* Bolivia piping more natural gas into Argentina
* Less need to bring costly LNG in by ship
* Argentina wants to eliminate energy imports altogether
* Yearly LNG import bill pressures trade surplus (Adds details throughout)
By Karina Grazina
BUENOS AIRES, Aug 13 (Reuters) - Argentina will buy about 30 percent less liquefied natural gas than originally expected this year due mainly to rising fuel imports from neighboring Bolivia, a source at state energy company ENARSA said on Monday.
Latin America’s No. 3 economy, Argentina has seen its energy import bills spike while its own oil and gas output has fallen in recent years - prompting the controversial state takeover of top energy company YPF earlier this year.
A mild Southern Hemisphere winter and slowing economic growth this year are also reducing demand for the costly LNG imports that have dented Argentina’s trade surplus, a key source of dollars used by the government to repay debt.
“Of the 80 cargos that were first estimated, only 70 percent will be purchased,” said the source, who asked not to be named.
“The main reason is the increase in gas being piped in from YPFB,” the ENARSA source added, referring to Bolivia’s state energy company. “W e have also had a mild winter, which has reduced domestic household consumption.”
Argentina has already lined up 54 of the 56 LNG cargos it plans to buy this year, said the source at ENARSA, which is in charge of the country’s liquefied gas imports.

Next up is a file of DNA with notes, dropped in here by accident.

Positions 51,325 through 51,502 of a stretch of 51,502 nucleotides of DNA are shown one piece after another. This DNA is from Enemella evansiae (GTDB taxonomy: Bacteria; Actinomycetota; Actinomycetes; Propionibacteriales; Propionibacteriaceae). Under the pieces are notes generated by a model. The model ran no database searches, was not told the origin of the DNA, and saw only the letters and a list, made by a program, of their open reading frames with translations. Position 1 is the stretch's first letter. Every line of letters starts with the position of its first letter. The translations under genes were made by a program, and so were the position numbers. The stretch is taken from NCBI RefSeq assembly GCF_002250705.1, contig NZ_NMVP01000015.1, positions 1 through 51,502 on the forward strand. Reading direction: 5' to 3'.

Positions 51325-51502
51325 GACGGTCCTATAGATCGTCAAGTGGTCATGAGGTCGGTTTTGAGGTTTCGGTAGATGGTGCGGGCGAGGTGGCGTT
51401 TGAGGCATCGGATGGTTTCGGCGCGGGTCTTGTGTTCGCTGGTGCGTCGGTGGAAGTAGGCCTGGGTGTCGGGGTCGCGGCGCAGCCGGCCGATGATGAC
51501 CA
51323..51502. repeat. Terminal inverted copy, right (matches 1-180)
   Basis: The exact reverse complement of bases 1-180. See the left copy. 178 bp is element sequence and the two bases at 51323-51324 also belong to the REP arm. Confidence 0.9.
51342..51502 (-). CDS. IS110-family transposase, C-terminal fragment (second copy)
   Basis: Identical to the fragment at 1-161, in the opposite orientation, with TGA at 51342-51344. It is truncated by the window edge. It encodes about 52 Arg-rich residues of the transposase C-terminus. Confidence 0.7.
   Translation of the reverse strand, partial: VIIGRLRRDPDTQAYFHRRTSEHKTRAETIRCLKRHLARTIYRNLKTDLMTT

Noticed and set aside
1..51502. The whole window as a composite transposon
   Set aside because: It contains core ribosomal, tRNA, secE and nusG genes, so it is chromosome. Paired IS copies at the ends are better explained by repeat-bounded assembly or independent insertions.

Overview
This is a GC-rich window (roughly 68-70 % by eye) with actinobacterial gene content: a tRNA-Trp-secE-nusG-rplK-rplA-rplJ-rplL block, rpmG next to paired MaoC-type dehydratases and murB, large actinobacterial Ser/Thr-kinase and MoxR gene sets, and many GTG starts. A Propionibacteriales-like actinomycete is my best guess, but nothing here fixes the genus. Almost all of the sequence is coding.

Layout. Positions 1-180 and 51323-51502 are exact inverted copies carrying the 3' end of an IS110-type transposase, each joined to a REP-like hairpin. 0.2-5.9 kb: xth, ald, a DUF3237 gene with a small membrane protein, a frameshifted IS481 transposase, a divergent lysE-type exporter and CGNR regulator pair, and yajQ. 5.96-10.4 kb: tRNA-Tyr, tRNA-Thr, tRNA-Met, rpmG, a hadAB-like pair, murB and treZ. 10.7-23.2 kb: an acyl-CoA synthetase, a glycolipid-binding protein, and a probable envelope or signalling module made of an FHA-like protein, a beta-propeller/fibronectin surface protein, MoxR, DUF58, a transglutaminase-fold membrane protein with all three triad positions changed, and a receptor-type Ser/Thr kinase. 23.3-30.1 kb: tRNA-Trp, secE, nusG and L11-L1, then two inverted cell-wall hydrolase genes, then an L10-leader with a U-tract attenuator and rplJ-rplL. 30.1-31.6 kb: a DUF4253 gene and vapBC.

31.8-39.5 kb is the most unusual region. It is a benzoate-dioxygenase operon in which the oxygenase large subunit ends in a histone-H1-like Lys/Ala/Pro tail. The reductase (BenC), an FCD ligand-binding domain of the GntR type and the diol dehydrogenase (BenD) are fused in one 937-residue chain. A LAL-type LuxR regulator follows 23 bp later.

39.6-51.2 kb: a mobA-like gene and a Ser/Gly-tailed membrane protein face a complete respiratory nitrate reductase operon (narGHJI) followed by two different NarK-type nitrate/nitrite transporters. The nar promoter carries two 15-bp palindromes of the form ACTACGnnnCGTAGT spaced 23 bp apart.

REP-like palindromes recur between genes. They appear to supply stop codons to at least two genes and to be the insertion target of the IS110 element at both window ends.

Analysts say the bill for energy imports will not reach the roughly $12 billion initially forecast for this year but it will still easily top the $9.4 billion spent in 2011.
Domestic natural gas output has fallen 15 percent since 2004 while demand has boomed along with the country’s economy.
In July, grains exporting powerhouse Argentina signed an interruptible contract with Bolivia’s YPFB for up to 2.67 million cubic meters of natural gas to be piped across the border per day - which is cheaper than importing LNG.
That came in addition to a long-term, take-or-pay contract under which Argentina gets 13 million cubic meters in uninterrupted supply per day.
President Cristina Fernandez justified the expropriation of YPF on the grounds that Argentina must regain energy self-sufficiency. The company’s new management wants to invest $7 billion per year in production capacity.
Spain’s Repsol, the previous majority owner of YPF, canceled 10 shipments of LNG to Argentina after the Fernandez administration seized a 51-percent stake in the company three months ago. ENARSA says those shipments have been replaced by other suppliers. (Reporting by Karina Grazina; Writing by Hugh Bronstein; Editing by Lisa Von Ahn and Marguerita Choy)